On November 30, 1955, a phone rang on Col. Harry Shoup’s desk at Continental Air Defense Command (CONAD). CONAD was tasked with watching for a Soviet attack by air and alerting Strategic Air Command. In the midst of the Cold War, a phone call to Colonel Shoup’s desk could have brought critical news for national security.
Col. Harry Shoup was at his office in December when his red phone rang. It was one of two phones on his desk — the one reserved for national emergencies.
“Only a four-star general at the Pentagon and my dad had the number,” said Terri Van Keuren, one of Col. Shoup’s three children who told the tale
Col. Shoup answered the call. A small voice asked, “Is this Santa Claus?” said Pamela Farrell, another of Col. Shoup’s daughters.
A straight-laced man, Col. Shoup was initially gruff. “He was annoyed,” Van Keuren said, because he assumed it was a joke.
“There may be a guy called Santa Claus, at the North Pole, but he’s not the one I worry about coming from that direction,” was the Colonel’s reply.
“And so now the little voice was crying,” she said.
Col. Shoup rose to the occasion. He “ho-ho-ho’ed and asked if [the caller] had been a good boy,” Farrell said. The child’s mother got on the line and told the colonel about the ad the child had seen. Children began calling one after another, so the colonel assigned a couple of airmen to the line to pose as Santa.
They then began giving their young callers updates on Santa’s whereabouts. One day, Col. Shoup called a local radio station to report an “unidentified flying object… it looks like a sleigh!”
Why call CONAD to reach Santa? It all started with a misdial. That year, Sears ran an ad where Santa invited young people to “Call me direct on my telephone.” However, one caller didn’t heed the ad’s warning to “be sure and dial the correct number,” and instead reached Colonel Shoup—sparking a chain of events that would become a Christmas tradition.
“The phone number for Sears’ Santa was just a few number different than Colonel Shoup’s desk at CONAD, making the fateful misdial possible.”
The week of Christmas, Col. Shoup’s staff added Santa and his sleigh to the plexiglass map CONAD used to track unidentified aircraft. The joke sparked an idea and CONAD told press they “will continue to track and guard Santa and his sleigh on his trip to and from the U.S. against possible attack from those who do not believe in Christmas.”
These responses were much less “Yes, Virginia, there is a Santa Claus,” and much more “Yes, Virginia, there is a Cold War.” but one must take into account what was happening in the world at the time. The message that CONAD was there to protect Santa against threats, aligned with a larger common current theme focusing on the importance of air defense.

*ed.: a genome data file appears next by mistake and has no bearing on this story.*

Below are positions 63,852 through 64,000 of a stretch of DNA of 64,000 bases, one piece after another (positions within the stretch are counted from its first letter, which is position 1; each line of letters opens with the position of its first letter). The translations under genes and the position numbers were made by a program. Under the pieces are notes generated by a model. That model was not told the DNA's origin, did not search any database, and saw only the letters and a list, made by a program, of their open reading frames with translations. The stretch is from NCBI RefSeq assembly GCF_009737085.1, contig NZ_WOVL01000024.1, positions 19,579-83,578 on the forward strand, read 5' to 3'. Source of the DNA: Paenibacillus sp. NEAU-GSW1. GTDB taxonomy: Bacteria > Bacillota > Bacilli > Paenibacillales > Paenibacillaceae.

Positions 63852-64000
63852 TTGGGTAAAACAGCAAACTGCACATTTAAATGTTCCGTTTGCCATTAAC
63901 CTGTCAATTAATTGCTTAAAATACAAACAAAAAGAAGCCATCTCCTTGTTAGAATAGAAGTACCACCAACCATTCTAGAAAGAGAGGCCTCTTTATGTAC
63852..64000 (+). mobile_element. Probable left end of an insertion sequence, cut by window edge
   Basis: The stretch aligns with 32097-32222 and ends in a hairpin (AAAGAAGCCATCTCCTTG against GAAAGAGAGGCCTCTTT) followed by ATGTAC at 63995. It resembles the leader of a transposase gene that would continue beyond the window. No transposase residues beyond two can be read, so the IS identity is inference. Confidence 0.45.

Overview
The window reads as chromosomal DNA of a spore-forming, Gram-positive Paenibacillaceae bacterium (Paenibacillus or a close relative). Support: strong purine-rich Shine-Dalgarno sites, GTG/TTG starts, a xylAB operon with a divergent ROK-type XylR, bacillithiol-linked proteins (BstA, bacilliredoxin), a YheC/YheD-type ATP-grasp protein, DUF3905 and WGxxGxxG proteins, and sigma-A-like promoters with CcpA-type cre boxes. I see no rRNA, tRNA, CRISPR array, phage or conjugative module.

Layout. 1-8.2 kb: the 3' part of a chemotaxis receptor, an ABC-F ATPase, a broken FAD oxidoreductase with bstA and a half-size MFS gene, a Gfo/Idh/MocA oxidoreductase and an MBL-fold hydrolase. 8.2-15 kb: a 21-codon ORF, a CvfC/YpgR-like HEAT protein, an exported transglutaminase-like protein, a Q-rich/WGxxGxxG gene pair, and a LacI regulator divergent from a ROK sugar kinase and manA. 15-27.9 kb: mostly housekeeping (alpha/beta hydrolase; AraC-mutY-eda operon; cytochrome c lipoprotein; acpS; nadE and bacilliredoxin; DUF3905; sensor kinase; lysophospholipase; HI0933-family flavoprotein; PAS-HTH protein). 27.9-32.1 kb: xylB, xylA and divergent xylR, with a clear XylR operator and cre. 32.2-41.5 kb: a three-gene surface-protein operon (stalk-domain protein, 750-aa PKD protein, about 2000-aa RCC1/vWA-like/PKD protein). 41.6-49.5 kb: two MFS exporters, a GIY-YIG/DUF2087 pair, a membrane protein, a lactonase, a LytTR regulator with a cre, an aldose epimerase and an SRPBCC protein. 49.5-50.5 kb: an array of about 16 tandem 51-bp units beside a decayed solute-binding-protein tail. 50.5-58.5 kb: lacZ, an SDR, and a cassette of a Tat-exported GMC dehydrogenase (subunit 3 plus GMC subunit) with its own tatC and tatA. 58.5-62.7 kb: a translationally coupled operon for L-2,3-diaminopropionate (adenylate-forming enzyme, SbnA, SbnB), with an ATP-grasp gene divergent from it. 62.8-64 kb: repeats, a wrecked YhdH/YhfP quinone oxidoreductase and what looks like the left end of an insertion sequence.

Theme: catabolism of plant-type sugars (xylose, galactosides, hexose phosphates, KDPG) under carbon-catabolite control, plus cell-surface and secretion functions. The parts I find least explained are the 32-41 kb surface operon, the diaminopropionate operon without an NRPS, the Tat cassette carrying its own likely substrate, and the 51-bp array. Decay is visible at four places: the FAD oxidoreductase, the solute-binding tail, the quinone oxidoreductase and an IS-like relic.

The Cold War wasn’t the first time the U.S. military reported seeing Santa. During World War II, General Eisenhower issued a press release confirming “a new North Pole Command has been formed … Santa Claus is directing operations … He has under his command a small army of gnomes,” although the censored version cut out the location of Santa’s headquarters. In 1948, the Air Force reported one of their early warning radars had detected “one unidentified sleigh, powered by eight reindeer, at 14,000 feet, heading 180 degrees.
CONAD, however, would soon set itself apart from these earlier messages of Santa Claus levity. In 1956, one year after Colonel Shoup spoke with the young caller, , the Associated Press and United Press International called to ask if Col. Shoup’s team planned to track Santa again, and CONAD confirmed they did. In 1958, the newly established North American Aerospace Defense Command (NORAD) continued—and grew—the tradition.
In the 1960s, NORAD sent records to radio stations with updates on Santa’s path to play for their listeners. The 1970s brought with it Santa Tracker commercials. By 1997, Santa Tracker went digital—launching the now familiar website (Which has, of course, received some enhancements since then.)
How NORAD tracks Santa has also evolved over the years. Their website explains that they now use a combination of radar, satellites that “detect Rudolph’s bright red nose with no problem,” and jet fighters. “Canadian NORAD fighter pilots, flying the CF-18, take off out of Newfoundland and welcome Santa to North America,” explains NORAD, and in the United States, “American NORAD fighter pilots in either the F-15s, F16s or F-22s get the thrill of flying with Santa.”
Today, you can follow NORAD’s Santa updates online, over social media, via email, live chat—and of course, how it all started, by calling NORAD. Operators are available on Christmas Eve until midnight—probably because they need to be in bed before Santa comes.